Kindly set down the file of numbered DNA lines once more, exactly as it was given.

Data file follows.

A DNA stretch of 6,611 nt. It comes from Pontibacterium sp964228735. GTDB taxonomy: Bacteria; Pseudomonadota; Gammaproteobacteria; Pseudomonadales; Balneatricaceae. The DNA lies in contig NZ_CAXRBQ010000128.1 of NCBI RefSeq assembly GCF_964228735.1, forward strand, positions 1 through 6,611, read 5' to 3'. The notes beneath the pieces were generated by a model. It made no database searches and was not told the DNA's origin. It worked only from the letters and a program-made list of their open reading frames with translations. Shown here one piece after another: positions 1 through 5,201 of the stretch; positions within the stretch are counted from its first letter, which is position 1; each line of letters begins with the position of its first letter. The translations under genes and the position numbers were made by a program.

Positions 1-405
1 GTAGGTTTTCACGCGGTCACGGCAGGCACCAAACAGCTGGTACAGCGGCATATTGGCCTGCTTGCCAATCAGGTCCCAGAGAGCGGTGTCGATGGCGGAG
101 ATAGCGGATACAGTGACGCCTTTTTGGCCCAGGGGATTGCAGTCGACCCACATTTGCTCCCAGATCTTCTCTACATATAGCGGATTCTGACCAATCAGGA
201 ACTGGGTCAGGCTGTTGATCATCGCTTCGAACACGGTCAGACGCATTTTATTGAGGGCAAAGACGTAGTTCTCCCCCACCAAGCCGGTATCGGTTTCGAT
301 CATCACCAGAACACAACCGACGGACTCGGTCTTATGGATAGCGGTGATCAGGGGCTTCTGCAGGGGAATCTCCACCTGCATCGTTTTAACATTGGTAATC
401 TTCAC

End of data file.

A DNA stretch of 6,611 nt. It comes from Pontibacterium sp964228735. GTDB taxonomy: Bacteria; Pseudomonadota; Gammaproteobacteria; Pseudomonadales; Balneatricaceae. The DNA lies in contig NZ_CAXRBQ010000128.1 of NCBI RefSeq assembly GCF_964228735.1, forward strand, positions 1 through 6,611, read 5' to 3'. The notes beneath the pieces were generated by a model. It made no database searches and was not told the DNA's origin. It worked only from the letters and a program-made list of their open reading frames with translations. Shown here one piece after another: positions 1 through 5,201 of the stretch; positions within the stretch are counted from its first letter, which is position 1; each line of letters begins with the position of its first letter. The translations under genes and the position numbers were made by a program.

Positions 1-405
1 GTAGGTTTTCACGCGGTCACGGCAGGCACCAAACAGCTGGTACAGCGGCATATTGGCCTGCTTGCCAATCAGGTCCCAGAGAGCGGTGTCGATGGCGGAG
101 ATAGCGGATACAGTGACGCCTTTTTGGCCCAGGGGATTGCAGTCGACCCACATTTGCTCCCAGATCTTCTCTACATATAGCGGATTCTGACCAATCAGGA
201 ACTGGGTCAGGCTGTTGATCATCGCTTCGAACACGGTCAGACGCATTTTATTGAGGGCAAAGACGTAGTTCTCCCCCACCAAGCCGGTATCGGTTTCGAT
301 CATCACCAGAACACAACCGACGGACTCGGTCTTATGGATAGCGGTGATCAGGGGCTTCTGCAGGGGAATCTCCACCTGCATCGTTTTAACATTGGTAATC
401 TTCAC